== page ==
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Small family-run pocket restaurant shines with simplicity
By Greg Sabin
My favorite meal of 2018 was at the newly opened pocket-sized and Pocket-located Italian restaurant, Cacio. From the skill in the kitchen to the warmth of the staff, it was a near perfect evening of dining.
Co-owners, as well as husband and wife, Katie Kinner-Kersieck and Jonathan Kersieck have created a menu and a space that warms the heart and fills the stomach.
The two met while opening Grange Restaurant & Bar at The Citizen Hotel. Katie worked front of the house; Jonathan worked the kitchen. They both went on to work at a host of other local Sacramento restaurants, including OBO’ Italian Table & Bar and Esquire Grill.
Both, therefore, have a successful track record of running kitchens, managing front of house and opening new restaurants. So, when these two Pocket residents sat down one evening at the counter at Ravenous Café to have a glass of wine, they got to talking with the owners. As the couple spun ideas about owning their own restaurant, the folks at Ravenous said, “Why not buy this place?”
Long story short, they did just that.
Now the small space, which has been home to some fine food over the years, plays host to some of the best pasta in California and some of the coziest neighborhood vibes you’ll find anywhere.
The signature dish, cacio e pepe, is as simple a dish as you’ll find anywhere. It’s the pb&j of pasta. Four ingredients that are (it almost goes without saying) greater than the sum of their parts. Cacio means cheese in Italian, and gives the restaurant its name. Pepe is pepper. Add bucatini (hearty, hollow spaghetti) and olive oil, and you have one of the best plates of pasta anywhere.
It sounds simple, but the spicy favors of bloomed black pepper, layers of pecorino cheese and the perfect blend of fruity olive oil make for an actual eating experience, not just a plate of food.
Similarly, the mushroom bolognese is a simply brilliant plate of pasta. You’ll never believe that it’s a vegetarian offering given the meaty textures, scents and flavors that Kersieck gets out of his mushrooms and cheese.
The playful strozzapreti pasta (“twisted canoes”—new to me) scoops up and cradles the rich sauce. This, again, simple dish shows a wealth of skill and maturity in the kitchen. The near perfect portioning, the easy casualness of presentation and the restraint in ingredients all speak to a clear, rewarding vision coming from this unpretentious eatery.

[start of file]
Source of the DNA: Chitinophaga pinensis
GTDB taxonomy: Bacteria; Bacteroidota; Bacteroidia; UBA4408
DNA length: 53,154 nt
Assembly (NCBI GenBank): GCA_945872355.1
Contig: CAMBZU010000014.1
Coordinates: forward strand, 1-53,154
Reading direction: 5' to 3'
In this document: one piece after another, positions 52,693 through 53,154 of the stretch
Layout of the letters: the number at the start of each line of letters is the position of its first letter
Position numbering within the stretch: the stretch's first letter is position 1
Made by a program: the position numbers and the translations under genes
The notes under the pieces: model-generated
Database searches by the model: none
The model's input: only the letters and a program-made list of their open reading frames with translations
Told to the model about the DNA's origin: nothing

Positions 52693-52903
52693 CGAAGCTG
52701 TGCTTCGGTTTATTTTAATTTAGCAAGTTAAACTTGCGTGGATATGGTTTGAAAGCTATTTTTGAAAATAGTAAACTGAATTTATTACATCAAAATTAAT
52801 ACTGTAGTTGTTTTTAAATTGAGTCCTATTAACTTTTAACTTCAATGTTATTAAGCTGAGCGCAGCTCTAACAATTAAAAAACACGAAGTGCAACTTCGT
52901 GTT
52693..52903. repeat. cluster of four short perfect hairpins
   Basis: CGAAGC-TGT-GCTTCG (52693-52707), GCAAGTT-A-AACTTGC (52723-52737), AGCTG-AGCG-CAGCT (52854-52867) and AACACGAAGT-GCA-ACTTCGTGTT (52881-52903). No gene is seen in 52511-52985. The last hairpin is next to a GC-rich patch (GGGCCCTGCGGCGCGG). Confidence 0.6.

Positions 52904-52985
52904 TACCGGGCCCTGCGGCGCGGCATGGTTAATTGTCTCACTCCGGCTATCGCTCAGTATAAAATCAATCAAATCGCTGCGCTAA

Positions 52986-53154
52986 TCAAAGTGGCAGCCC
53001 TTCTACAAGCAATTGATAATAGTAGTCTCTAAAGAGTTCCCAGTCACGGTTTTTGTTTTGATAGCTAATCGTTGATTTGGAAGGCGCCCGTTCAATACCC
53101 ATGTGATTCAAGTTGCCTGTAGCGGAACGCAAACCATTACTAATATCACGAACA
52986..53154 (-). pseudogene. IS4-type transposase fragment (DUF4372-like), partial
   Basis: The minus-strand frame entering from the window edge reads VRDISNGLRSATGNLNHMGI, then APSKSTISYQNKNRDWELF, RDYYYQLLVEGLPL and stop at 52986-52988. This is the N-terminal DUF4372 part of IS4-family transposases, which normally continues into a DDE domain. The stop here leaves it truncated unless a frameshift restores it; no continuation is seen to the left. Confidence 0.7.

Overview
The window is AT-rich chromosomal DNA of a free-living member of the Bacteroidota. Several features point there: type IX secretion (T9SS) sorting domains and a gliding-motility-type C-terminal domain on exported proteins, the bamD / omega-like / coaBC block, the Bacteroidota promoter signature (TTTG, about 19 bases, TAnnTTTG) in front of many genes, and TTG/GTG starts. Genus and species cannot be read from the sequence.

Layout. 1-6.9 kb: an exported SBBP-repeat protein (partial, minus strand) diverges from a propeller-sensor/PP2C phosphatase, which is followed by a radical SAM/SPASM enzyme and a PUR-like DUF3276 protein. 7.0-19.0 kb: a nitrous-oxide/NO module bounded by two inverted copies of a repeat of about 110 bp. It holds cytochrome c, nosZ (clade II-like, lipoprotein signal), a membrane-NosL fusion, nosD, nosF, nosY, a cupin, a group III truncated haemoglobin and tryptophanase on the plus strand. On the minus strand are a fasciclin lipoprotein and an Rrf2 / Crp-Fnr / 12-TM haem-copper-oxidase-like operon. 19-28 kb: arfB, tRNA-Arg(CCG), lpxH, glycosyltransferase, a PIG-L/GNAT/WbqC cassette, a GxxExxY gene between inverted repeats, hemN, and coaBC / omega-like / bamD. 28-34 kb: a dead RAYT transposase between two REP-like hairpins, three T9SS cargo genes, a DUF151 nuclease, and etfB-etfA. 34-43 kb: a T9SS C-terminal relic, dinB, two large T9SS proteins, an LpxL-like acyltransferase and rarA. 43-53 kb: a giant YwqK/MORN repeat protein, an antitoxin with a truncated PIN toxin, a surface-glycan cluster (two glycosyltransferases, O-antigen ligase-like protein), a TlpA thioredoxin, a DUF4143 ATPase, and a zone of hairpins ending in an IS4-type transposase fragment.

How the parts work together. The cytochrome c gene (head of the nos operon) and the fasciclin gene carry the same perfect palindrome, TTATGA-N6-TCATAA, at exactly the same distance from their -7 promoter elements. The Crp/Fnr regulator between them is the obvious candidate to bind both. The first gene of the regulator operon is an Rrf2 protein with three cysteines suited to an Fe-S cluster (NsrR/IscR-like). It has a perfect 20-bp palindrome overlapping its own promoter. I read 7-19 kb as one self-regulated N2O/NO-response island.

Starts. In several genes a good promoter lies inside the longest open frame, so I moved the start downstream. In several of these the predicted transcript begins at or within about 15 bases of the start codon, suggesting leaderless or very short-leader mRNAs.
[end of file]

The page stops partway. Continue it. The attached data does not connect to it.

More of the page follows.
Sides and small plates are rewarding as well. The pork and beef meatballs are, expectedly, divine, and the brussels sprouts, tossed with balsamic and pancetta, are prepared, dare I say it, perfectly. Similarly, traditional offerings like white bean and sausage soup are on the nose, as is a straightforward Caesar salad. The ingredients and care that go into these staples show again how wonderfully focused this enterprise is.
The same compliments around focus and vision apply to service as well. Kinner-Kersieck shows a steady hand at controlling the front of house in a small space. “One of the advantages of a small space is that you can control what you’re doing in the kitchen and the dining room,” she tells me. “It allows us to be a part of every dish, and connect with every customer.”
That connection rang true on my visits. There were bright conversations and lively interactions with nearly all members of the staff, which include Kinner-Kersieck’s sister and son dropping by to help out. This “family affair” adds to the warmth of the place rather than distracting from it. It helps that each member of the family seems to be not only affable but skilled at service.
Despite a casual attitude, every dish was timed perfectly and coursed out seamlessly.
The wine list shows a playful yet knowledgeable approach to Italian varietals. You’ll find almost as many European wines as you will California offerings. The staff is more than happy to smartly recommend pairings based on your dining choices.
As far as getting a table at the petite eatery, reservations are recommended, but walk-ins are always welcome. Just be warned that, contrary to what you’d think, the earlier hours seem to be the busiest on most nights.
So, whether you can plan ahead and book a table, or come in from the cold on a late evening, you’ll find the service warm, the food outstanding and the experience one to remember.